Fall Mulching

The ins and outs of fall mulching including covering the fall crops, soil moisture retention, weed suppression, soil temperature and what to mulch.

| October/November 1991


Sandy Langhorst, of Santa Rosa, California, prepares her autumn garden with a dried-leaf mulch.


Fall mulching has many benefits not the least of which, as far as I'm concerned, is that you can walk around in your garden on rainy days and not have three inches of sticky mud on the soles of your shoes when you come back inside. 

But besides acting as an organic StainMaster, applying mulch in the fall (and mulching anytime, really) reduces water loss in soil, suppresses weed growth, and protects plants from temperature extremes — the final warm October days and first wintry November nights.

Soil Moisture Retention

Mulch's ability to conserve soil moisture has long been documented. It may be its most universally recognized virtue. While authorities and test results differ, it is clear that moisture evaporation from soil covered with mulch is reduced anywhere from 10 to 50 percent. Whichever you accept, the water-conserving value of mulching can't be overemphasized, especially in these times of water restrictions and shortages.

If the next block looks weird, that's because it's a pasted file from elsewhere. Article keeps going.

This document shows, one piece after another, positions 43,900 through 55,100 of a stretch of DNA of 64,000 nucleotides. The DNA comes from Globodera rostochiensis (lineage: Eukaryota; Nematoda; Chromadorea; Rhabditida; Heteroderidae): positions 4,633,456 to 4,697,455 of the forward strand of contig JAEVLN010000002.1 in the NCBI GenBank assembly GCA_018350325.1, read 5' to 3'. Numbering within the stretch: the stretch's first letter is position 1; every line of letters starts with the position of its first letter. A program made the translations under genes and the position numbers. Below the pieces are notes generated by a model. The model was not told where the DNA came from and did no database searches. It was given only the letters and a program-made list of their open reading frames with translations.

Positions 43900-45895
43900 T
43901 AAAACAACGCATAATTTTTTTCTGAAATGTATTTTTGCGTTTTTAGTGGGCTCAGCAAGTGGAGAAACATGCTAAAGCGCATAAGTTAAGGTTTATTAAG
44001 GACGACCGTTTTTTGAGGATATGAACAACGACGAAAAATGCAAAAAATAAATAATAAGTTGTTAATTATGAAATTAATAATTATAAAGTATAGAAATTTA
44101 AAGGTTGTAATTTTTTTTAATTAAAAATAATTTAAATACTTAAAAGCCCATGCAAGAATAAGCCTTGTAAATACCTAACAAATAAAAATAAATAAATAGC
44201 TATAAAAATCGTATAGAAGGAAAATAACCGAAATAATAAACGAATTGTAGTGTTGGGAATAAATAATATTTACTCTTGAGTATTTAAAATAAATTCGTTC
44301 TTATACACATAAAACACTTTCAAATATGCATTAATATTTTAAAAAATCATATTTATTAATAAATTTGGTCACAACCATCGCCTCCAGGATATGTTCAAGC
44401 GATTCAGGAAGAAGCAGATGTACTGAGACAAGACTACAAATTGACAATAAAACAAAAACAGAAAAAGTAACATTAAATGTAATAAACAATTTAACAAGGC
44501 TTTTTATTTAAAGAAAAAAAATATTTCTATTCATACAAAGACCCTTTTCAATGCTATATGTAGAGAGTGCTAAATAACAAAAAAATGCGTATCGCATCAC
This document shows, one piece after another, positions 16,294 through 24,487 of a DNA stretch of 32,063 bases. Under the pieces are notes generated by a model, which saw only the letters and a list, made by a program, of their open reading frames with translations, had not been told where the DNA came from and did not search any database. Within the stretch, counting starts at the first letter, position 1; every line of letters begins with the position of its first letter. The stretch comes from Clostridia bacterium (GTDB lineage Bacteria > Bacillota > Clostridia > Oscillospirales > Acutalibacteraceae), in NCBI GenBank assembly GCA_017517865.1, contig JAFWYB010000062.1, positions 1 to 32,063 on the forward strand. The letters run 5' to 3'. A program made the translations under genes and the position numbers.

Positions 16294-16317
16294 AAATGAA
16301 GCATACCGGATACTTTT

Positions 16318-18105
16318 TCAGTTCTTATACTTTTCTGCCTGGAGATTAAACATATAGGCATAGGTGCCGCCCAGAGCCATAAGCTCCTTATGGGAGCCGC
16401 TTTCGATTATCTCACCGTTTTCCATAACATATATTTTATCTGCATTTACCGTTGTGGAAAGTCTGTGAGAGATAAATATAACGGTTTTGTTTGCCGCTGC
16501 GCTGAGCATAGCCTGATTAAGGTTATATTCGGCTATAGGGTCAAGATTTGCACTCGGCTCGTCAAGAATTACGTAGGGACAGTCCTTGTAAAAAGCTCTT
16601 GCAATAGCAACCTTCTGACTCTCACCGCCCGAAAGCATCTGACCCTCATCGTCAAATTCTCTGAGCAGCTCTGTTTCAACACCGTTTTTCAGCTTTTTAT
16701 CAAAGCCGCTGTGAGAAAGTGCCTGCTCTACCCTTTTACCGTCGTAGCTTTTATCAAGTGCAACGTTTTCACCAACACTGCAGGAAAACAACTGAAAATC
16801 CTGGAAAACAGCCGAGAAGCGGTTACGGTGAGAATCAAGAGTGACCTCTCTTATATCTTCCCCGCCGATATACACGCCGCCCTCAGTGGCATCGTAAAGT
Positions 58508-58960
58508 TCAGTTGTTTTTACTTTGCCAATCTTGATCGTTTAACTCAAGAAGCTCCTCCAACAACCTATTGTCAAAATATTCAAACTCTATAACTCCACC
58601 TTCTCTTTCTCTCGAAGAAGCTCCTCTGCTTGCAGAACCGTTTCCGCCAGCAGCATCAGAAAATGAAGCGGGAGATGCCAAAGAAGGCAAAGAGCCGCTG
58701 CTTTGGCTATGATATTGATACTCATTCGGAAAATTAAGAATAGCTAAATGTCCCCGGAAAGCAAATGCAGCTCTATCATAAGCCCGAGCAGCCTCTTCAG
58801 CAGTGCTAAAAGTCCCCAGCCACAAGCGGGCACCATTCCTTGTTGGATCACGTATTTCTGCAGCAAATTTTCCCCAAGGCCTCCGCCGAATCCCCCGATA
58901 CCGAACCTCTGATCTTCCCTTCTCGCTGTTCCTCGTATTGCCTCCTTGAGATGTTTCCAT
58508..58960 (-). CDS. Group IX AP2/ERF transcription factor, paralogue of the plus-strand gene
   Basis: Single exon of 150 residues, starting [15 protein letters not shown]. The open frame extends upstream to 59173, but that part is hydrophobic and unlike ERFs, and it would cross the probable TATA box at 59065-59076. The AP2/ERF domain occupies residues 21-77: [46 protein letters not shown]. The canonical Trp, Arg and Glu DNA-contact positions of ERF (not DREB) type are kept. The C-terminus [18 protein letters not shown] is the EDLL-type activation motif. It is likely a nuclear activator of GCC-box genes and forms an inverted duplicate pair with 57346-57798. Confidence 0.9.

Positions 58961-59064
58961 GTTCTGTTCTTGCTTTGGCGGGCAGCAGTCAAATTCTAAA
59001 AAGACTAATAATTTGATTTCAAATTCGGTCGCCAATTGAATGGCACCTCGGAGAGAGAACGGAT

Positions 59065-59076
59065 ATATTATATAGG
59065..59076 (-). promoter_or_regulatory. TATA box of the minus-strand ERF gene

Applying mulch keeps the soil from drying out partly because it prevents dew and water drawn up from the subsoil from escaping. Contrary to what a lot of people believe, dew is not simply condensation of water from the atmosphere. It is also condensation of moisture from the air pockets found in the soil. Most dew is completely wasted, as far as plant growth is concerned, unless there is something on the surface to catch it and prevent it from evaporating.

Weed Suppression

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